Integrating Android kernel source into Portage

Thu 05 July 2018

Filed under Gentoo

Tags gentoo android gsoc

Introduction

The Linux kernel is the most important component on any systems that are based on it, be it Gentoo Linux or Android. The user may want to tweak the kernel to enable functions that userspace utilities need (e.g. LVM, FUSE, Netfilter, etc.), so being able to tweak the configurations and install a new version easily is important. Android's kernel, however, defaults to a pretty locked-down version with few standard Linux features besides the ones that Android needs on by default, and the kernel is tied with the initramfs into an Android-specific format called a boot.img. This article introduces how Linux kernel compiling and installation works on normal Gentoo Linux systems; then it documents how preinit, a custom installkernel, as well as the device-specific ${DEVICE}-sources (angler-sources in case of Nexus 6P) works together; finally, it describes how to port other devices' kernel sources using the same model.

On a normal system

On a normal Gentoo Linux system, sys-kernel/*-sources holds the kernel sources, each variant with some differences (mostly in patchsets): gentoo-sources is officially supported by the Gentoo Kernel Team, while ck-sources includes Cons Koliva's kernel patchset. The source tree gets installed to /usr/src/linux-*, which then gets symlink'ed to /usr/src/linux. The user can install multiple kernel source trees on the system at the same time, while the active /usr/src/linux symlink is maintained by the kernel module of eselect.

To compile and install a kernel, the user first picks a suitable kernel source package, then goto /usr/src/linux and tweak options as he would with make menuconfig or other means. He then builds the kernel and installs it via make install, which calls /sbin/installkernel provided by sys-apps/debianutils[kernel_linux]. installkernel installs the produced kernel to /boot along with the kernel config and System.map, perserving the last kernel as a backup. Finally, it runs run-parts, which is also from sys-apps/debianutils, to run any post-install hooks (e.g. LILO entry update).

On a Portage-powered Android system

The Android kernel sources are no different in form factor from normal kernel sources: they have the same build system with normal Linux kernels; the only difference is that make install should work differently than regular Linux systems: Android phones expect boot.img in the boot partition instead of kernel images in /boot. In order to satisfy this requirement, the following plan that consists of three components is developed:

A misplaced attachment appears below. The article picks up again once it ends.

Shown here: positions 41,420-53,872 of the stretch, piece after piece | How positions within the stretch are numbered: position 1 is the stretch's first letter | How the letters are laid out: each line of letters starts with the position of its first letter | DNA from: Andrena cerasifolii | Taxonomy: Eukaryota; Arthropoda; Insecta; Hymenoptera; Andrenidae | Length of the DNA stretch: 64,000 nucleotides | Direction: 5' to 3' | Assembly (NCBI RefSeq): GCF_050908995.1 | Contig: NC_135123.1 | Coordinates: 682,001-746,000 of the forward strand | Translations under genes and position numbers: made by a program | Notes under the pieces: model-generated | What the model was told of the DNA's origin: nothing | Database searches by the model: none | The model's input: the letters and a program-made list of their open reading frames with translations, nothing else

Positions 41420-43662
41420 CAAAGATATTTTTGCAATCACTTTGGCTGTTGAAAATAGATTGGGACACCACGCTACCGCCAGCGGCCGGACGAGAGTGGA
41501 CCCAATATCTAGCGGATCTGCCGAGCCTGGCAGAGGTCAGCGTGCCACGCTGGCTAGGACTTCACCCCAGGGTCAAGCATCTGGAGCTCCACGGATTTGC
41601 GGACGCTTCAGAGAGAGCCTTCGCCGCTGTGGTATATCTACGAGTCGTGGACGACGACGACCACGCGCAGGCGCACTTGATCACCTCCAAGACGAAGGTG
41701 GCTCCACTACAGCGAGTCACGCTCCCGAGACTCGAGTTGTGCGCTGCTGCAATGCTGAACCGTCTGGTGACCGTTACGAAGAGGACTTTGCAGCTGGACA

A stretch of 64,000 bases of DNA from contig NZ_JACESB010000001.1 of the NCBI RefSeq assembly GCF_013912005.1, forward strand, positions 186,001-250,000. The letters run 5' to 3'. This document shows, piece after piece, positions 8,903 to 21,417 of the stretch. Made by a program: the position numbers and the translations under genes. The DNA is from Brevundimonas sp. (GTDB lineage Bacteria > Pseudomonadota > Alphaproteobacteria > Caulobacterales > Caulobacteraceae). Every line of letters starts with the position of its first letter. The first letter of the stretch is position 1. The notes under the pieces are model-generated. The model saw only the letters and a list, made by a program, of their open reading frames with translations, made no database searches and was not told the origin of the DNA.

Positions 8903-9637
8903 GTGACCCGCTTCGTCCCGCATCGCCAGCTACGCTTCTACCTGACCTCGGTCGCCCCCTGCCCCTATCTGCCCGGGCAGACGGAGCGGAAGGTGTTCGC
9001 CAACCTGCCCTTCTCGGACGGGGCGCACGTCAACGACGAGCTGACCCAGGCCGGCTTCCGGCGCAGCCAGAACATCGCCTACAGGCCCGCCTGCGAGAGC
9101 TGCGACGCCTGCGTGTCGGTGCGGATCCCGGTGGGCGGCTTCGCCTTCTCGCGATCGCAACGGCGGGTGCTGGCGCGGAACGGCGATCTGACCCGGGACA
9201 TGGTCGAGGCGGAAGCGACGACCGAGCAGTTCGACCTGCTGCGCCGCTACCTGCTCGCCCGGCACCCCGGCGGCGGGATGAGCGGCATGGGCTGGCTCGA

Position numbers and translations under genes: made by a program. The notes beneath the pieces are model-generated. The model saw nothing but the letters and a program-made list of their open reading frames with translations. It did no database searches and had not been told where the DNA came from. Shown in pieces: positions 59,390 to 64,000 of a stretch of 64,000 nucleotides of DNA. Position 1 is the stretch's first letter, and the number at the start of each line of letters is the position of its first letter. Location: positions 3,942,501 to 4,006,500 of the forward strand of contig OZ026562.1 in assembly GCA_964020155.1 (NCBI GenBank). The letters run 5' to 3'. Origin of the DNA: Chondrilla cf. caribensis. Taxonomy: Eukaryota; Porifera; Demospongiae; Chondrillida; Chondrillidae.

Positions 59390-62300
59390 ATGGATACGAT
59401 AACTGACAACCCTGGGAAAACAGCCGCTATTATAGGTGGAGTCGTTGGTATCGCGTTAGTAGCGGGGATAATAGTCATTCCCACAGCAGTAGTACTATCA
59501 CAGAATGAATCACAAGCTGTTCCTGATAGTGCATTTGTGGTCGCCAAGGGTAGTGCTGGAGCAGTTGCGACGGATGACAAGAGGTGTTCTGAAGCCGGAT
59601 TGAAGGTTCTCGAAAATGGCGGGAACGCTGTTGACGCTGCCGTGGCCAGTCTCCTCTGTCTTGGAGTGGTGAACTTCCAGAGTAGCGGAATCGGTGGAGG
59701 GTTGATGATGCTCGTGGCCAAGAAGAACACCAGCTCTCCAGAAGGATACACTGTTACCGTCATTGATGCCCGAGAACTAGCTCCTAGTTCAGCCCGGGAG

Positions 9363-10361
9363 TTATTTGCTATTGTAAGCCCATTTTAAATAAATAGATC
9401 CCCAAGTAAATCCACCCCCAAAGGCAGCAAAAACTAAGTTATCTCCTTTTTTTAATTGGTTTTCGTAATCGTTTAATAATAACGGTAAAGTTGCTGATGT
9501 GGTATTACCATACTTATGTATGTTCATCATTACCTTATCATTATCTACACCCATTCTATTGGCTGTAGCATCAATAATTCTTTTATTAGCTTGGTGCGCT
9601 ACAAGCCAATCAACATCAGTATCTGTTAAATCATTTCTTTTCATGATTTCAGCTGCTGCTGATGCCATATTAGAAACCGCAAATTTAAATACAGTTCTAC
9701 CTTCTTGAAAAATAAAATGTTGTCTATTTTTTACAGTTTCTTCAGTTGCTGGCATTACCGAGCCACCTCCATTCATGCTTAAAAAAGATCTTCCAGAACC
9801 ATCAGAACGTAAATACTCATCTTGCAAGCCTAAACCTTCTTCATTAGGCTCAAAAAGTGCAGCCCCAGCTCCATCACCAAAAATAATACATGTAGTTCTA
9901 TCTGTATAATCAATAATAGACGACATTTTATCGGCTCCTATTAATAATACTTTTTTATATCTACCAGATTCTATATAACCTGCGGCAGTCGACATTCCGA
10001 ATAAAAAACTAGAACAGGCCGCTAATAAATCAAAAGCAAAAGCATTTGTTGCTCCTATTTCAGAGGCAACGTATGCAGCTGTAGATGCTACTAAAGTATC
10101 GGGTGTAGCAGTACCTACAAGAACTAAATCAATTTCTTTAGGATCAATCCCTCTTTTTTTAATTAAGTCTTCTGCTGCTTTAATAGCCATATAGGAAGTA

• sys-kernel/preinit: offers device-specific initramfs files and boot.img parameters (kernel & initramfs offsets and boot commandline)
  • sys-kernel/installkernel: installs the correct kernel image (with dtb on ARM) to /boot, creates boot.img, and flashing it to the correct partition
  • sys-kernel/${DEVICE}-sources: kernel source with necessary patches and defconfig to work on a Portage-powered system

Preinit offers an eselect module for choosing the device's model. The package's pkg_postinst will try to detect the current device via androidboot.hardware value in /proc/cmdline; if it failed to get a match, the user would have to manually select a device for the preinit files, or use the custom device (in which the user manually implement the preinit files).

The above three components have their ebuilds available in the sys-kernel category in this overlay. Add the overlay and emerge sys-kernel/${DEVICE}-sources; Portage will automatically pull in the dependencies. After that, one can install kernel just like on a Linux system:

$ cd /usr/src/linux
$ make ${DEFCONFIG} && make -j$(($(nproc)+1))
$ sudo make modules_install
$ sudo make install

The boot.img will be automatically created and flashed to the boot partition.

Porting guide

To add new device support to this framework, the following work needs to be done:

  • Preinit:
    • Implement a minimal initramfs, with a /init that mounts the necessary filesystems and launches OpenRC init. Implement the initramfs building logic (e.g. busybox symlinking) in a Makefile.
    • Dissect existing boot.img for the device with abootimg, producing a bootimg.cfg. Remove the bootsize parameter so that abootimg doesn't complain when the new image is bigger.
    • This example for angler should guide you through the port.
  • ${DEVICE}-sources:
    • Create a defconfig that is LXC-capable. Refer to the previous blog for details.
    • Apply this patch on the kernel sources. This is needed to enable our custom installkernel.
    • Create sys-kernel/${DEVICE}-sources ebuild. Follow this as an example.

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